On the Presumption of Liberty

“[Harvey] Weinstein’s behavior is certainly dreadful, but even dreadful people have the right to a criminal defense. Indeed, probably most people who are charged with serious crimes, whether guilty or not, are not nice people, and many are moral reprobates. Yet forcing the government to prove guilt before tossing our fellow citizens in jail—even the reprobates among us—is the mark of a free people.”

This quote is taken from John McGinnis’ fine blog post The Campus Mob Comes for the Presumption of Innocence. A presumption of innocence permeates our justice system: the government has the burden of proof to convict. What’s more, this burden of proof is extremely high. The prosecution does not just need to produce some theory that the defendant might have committed the crime. Even a preponderance of evidence is not enough to take away a man’s liberty. What is necessary is the government needs to prove guilt beyond a reasonable doubt. Until that threshold is met in the eyes of a jury, the defendant is presumed innocent.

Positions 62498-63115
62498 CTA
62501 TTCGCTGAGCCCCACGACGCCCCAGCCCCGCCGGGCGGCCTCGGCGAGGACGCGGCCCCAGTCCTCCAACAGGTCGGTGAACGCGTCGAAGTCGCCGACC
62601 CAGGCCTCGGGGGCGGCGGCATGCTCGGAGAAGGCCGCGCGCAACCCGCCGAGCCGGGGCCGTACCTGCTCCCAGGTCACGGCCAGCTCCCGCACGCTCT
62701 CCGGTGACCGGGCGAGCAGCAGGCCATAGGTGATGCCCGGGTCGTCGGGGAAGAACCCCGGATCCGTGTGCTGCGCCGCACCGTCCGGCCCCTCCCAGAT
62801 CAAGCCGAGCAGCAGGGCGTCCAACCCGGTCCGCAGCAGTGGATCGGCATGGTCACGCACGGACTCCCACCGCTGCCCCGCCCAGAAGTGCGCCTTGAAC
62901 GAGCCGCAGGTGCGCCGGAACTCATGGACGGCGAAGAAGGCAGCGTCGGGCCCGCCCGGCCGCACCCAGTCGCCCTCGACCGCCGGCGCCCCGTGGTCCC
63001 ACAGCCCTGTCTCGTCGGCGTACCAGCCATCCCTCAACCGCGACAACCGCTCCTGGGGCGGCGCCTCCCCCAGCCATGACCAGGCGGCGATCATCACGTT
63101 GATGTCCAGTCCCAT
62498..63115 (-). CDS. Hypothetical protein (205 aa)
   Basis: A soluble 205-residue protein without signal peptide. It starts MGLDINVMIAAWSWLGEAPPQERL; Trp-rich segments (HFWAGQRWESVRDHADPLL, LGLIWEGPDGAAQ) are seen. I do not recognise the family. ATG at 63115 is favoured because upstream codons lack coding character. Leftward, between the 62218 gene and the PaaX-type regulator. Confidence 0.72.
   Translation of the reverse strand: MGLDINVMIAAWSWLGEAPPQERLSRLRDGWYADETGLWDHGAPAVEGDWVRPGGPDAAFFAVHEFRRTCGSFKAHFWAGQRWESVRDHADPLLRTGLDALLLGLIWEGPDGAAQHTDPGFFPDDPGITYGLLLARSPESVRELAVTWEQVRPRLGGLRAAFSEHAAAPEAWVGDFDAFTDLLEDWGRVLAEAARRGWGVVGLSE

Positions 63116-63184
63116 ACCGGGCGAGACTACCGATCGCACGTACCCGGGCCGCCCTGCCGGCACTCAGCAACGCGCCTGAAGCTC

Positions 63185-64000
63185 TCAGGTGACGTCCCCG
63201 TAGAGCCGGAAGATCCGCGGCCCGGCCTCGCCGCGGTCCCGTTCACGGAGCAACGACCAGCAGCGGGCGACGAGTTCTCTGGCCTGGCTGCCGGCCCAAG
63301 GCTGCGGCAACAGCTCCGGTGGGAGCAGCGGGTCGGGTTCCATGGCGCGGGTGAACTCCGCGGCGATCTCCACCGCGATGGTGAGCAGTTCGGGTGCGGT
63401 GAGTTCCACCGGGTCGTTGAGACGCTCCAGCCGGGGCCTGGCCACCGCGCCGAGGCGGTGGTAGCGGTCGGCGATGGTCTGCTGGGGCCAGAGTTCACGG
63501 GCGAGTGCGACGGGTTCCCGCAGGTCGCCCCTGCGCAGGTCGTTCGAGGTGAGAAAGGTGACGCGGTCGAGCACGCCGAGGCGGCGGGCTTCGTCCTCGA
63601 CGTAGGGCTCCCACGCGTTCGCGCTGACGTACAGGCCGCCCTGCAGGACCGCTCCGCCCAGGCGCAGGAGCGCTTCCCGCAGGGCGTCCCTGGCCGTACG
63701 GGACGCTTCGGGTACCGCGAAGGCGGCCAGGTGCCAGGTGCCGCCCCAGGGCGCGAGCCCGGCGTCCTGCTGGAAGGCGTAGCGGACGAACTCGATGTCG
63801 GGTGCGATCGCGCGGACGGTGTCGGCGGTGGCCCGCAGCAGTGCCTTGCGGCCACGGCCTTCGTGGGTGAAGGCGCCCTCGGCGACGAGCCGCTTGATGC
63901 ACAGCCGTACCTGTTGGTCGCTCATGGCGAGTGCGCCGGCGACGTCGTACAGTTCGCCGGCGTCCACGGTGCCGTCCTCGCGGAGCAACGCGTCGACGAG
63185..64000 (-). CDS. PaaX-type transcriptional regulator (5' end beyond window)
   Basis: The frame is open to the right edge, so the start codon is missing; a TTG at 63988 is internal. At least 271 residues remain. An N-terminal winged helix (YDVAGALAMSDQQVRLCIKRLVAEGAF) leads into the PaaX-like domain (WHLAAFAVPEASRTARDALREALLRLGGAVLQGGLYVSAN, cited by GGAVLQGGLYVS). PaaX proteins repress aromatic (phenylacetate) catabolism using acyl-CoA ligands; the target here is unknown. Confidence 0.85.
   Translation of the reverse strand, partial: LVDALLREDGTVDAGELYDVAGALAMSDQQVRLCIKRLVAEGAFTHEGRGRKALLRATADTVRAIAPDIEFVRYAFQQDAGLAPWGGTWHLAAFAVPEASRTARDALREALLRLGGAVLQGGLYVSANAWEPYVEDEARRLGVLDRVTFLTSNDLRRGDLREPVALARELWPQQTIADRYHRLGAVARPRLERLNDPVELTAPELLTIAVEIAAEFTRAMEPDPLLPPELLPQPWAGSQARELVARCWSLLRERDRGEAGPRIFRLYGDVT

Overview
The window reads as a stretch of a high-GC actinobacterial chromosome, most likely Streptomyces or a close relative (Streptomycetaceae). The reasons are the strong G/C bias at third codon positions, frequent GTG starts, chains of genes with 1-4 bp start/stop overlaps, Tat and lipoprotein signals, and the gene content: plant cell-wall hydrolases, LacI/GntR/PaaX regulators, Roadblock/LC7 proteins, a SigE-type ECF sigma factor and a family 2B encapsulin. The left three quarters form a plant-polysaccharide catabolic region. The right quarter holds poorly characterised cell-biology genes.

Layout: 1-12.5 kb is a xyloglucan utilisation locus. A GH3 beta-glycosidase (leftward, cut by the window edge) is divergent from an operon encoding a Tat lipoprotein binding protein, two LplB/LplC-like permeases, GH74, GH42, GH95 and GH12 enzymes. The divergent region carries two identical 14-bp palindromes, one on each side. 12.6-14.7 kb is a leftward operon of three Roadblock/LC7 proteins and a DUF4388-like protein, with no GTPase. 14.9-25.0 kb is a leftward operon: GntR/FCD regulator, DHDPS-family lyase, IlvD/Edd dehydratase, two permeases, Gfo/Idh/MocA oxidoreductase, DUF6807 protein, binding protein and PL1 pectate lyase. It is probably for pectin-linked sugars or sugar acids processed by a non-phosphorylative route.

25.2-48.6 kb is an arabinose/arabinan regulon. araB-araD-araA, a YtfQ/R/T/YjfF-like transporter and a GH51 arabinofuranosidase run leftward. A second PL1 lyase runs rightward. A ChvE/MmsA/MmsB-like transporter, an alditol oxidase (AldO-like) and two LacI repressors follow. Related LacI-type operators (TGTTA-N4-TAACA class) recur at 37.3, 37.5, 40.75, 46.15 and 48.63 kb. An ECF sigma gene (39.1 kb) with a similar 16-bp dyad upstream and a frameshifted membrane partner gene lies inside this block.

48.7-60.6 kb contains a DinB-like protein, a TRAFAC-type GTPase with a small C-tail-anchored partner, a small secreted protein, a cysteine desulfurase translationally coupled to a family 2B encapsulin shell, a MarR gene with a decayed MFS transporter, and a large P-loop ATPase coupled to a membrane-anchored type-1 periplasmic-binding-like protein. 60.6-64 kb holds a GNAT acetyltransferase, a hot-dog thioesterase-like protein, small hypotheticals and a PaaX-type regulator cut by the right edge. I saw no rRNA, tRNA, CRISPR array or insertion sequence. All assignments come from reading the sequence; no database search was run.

A presumption of innocence has a parallel in the presumption of liberty. The presumption of liberty holds that in assessing government policy we must meet a high burden of proof in order to endorse a reform that reduces liberty. There may be occasions where such intervention is desirable, sometimes even for overall liberty, but the mere possibility of such exceptions does not in and of itself justify the exception. A burden of proof must be met.

No liberal society can suffer the lack of a presumption of liberty. As McGinnis says above, the presumption of innocence, even to moral reprobates, is the mark of a free people. Likewise, the presumption of liberty, even if dealing with moral reprobates, is the mark of a free people. Exceptions can be made, such as the moral reprobate being thrown in prison after being shown beyond a reasonable doubt he committed a crime, but they must be exceptions rather than general rules.

Trade cannot be kept as free as it is without a presumption of liberty. The “free trade = fair trade” and “only reciprocal trade is free trade” claims are damaging to liberal society, because they weaken the presumption of liberty. Managed trade, where freedom to exchange is treated as an exception rather than a rule, spells illiberalism. The presumption of liberty must stand.